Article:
A "Phishing" email is a fraudulent message from cybercriminals trying to fool you and steal personal information. One wrong click could expose you! Take the quiz and discover how skilled you are at detecting phishing emails, presented here in replicated email inboxes.
© 2015 Intel Security
This quiz has been checked and endorsed by Virus Removal 911
Recognizing phishing emails, links, or phone calls
Phishing email messages, websites, and phone calls are designed to steal money. Cybercriminals can do this by installing malicious software on your computer or stealing personal information off of your computer.
Cybercriminals also use social engineering to convince you to install malicious software or hand over your personal information under false pretenses. They might email you, call you on the phone, or convince you to download something off of a website.
What does a phishing email message look like?
Here is an example of what a phishing scam in an email message might look like.
- Spelling and bad grammar. Cybercriminals are not known for their grammar and spelling. Professional companies or organizations usually have a staff of copy editors that will not allow a mass email like this to go out to its users. If you notice mistakes in an email, it might be a scam.
- Beware of links in email. If you see a link in a suspicious email message, don't click on it. Rest your mouse (but don't click) on the link to see if the address matches the link that was typed in the message. In the example below the link reveals the real web address, as shown in the box with the yellow background. The string of cryptic numbers looks nothing like the company's web address.
Links might also lead you to .exe files. These kinds of file are known to spread malicious software.
- Threats. Have you ever received a threat that your account would be closed if you didn't respond to an email message? The email message shown above is an example of the same trick. Cybercriminals often use threats that your security has been compromised.
- Spoofing popular websites or companies. Scam artists use graphics in email that appear to be connected to legitimate websites but actually take you to phony scam sites or legitimate-looking pop-up windows.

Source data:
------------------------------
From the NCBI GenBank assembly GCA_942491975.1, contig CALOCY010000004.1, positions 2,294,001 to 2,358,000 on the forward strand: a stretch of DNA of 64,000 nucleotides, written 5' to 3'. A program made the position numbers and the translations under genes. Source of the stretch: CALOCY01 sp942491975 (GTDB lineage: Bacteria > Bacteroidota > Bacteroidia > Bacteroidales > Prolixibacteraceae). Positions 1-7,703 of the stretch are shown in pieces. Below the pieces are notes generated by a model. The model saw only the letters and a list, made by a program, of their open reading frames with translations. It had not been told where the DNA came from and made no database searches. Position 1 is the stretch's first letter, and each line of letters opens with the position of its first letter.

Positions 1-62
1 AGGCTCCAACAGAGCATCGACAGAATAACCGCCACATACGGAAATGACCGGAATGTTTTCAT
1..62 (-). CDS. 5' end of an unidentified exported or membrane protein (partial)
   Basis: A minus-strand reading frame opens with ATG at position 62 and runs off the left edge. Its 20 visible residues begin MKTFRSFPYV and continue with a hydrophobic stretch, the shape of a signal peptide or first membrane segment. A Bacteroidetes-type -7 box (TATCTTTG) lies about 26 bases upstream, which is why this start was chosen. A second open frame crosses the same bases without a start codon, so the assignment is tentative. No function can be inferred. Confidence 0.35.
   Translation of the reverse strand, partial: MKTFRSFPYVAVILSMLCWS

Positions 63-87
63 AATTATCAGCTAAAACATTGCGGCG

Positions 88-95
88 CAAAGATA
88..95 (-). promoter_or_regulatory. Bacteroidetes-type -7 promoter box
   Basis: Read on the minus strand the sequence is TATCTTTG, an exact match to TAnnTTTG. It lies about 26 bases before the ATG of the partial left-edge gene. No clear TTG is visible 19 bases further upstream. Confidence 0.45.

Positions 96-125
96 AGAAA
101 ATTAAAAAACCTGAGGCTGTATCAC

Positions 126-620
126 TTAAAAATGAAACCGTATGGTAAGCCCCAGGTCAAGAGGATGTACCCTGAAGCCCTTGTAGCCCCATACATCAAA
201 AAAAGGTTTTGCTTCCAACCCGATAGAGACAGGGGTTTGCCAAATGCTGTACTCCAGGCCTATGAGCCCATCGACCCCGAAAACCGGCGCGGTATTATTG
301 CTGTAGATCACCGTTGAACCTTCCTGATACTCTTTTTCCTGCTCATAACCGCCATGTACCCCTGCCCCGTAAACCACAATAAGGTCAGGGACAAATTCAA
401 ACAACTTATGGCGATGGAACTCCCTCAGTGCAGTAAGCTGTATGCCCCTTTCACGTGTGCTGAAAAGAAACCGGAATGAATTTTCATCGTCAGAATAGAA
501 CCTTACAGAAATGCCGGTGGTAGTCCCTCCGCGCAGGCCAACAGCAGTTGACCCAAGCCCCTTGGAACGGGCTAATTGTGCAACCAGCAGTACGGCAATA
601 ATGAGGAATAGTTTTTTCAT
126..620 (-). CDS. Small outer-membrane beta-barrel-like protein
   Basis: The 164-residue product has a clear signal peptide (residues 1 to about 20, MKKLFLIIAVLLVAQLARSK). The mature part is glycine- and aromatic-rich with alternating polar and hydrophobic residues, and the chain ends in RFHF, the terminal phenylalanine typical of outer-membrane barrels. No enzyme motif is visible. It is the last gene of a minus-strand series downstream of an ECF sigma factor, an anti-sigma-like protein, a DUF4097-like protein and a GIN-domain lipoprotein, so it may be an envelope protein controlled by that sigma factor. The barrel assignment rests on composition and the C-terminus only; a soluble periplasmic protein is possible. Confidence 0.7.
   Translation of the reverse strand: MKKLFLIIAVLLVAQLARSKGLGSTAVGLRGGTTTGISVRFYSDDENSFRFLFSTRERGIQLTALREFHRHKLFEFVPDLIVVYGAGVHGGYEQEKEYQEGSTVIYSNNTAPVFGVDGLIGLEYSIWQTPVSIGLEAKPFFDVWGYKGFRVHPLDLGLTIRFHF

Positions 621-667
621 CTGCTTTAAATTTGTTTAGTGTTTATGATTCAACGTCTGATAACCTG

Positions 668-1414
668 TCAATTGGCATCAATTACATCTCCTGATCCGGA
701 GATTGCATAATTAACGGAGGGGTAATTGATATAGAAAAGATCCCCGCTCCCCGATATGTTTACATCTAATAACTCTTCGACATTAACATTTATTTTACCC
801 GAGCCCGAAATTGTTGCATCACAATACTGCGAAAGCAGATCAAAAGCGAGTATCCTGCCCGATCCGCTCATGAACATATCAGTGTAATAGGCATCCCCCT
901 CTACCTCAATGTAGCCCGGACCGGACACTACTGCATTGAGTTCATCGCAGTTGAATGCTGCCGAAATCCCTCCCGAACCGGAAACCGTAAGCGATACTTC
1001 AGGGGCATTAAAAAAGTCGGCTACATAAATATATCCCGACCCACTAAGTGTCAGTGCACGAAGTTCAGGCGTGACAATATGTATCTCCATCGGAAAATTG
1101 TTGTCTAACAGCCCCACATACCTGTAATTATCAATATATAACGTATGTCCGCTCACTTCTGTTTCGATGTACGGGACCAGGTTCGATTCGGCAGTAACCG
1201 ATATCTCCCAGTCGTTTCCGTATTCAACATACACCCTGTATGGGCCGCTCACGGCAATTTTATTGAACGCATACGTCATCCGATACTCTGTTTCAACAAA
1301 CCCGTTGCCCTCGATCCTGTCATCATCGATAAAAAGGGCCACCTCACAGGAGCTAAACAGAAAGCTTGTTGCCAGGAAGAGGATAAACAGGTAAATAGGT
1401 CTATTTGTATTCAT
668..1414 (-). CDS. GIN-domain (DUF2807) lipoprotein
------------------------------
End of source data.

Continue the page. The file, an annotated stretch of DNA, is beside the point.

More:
Cybercriminals also use web addresses that resemble the names of well-known companies but are slightly altered.
Beware of phishing phone calls
Cybercriminals might call you on the phone and offer to help solve your computer problems or sell you a software license. Neither Microsoft nor Virus Removal 911 make unsolicited phone calls (also known as cold calls) to charge you for computer security or software fixes.
Once they've gained your trust, cybercriminals might ask for your user name and password or ask you to go to a website to install software that will let them access your computer to fix it. Once you do this, your computer and your personal information is vulnerable.
Treat all unsolicited phone calls with skepticism. Do not provide any personal information.
Whenever you receive a phone call or a pop-up window on your PC and feel uncertain whether it is legitimate, don’t take the risk and contact Virus Removal 911 to verify if your computer is actually infected through our Free Diagnosis.
You can use the following tools to report a suspected scam on the web or in email.
- Internet Explorer. While you are on a suspicious site, click the gear icon and then point to Safety. Then click Report Unsafe Website and use the web page that is displayed to report the website.
- Outlook.com (formerly Hotmail). If you receive a suspicious email message that asks for personal information, click the check box next to the message in your Outlook inbox. Click the arrow next to Junk and then point to Phishing scam.
- Microsoft Office Outlook 2010 and 2013. Right-click the suspicious message, point to Junk, and then click Report Junk.
© 2015 Microsoft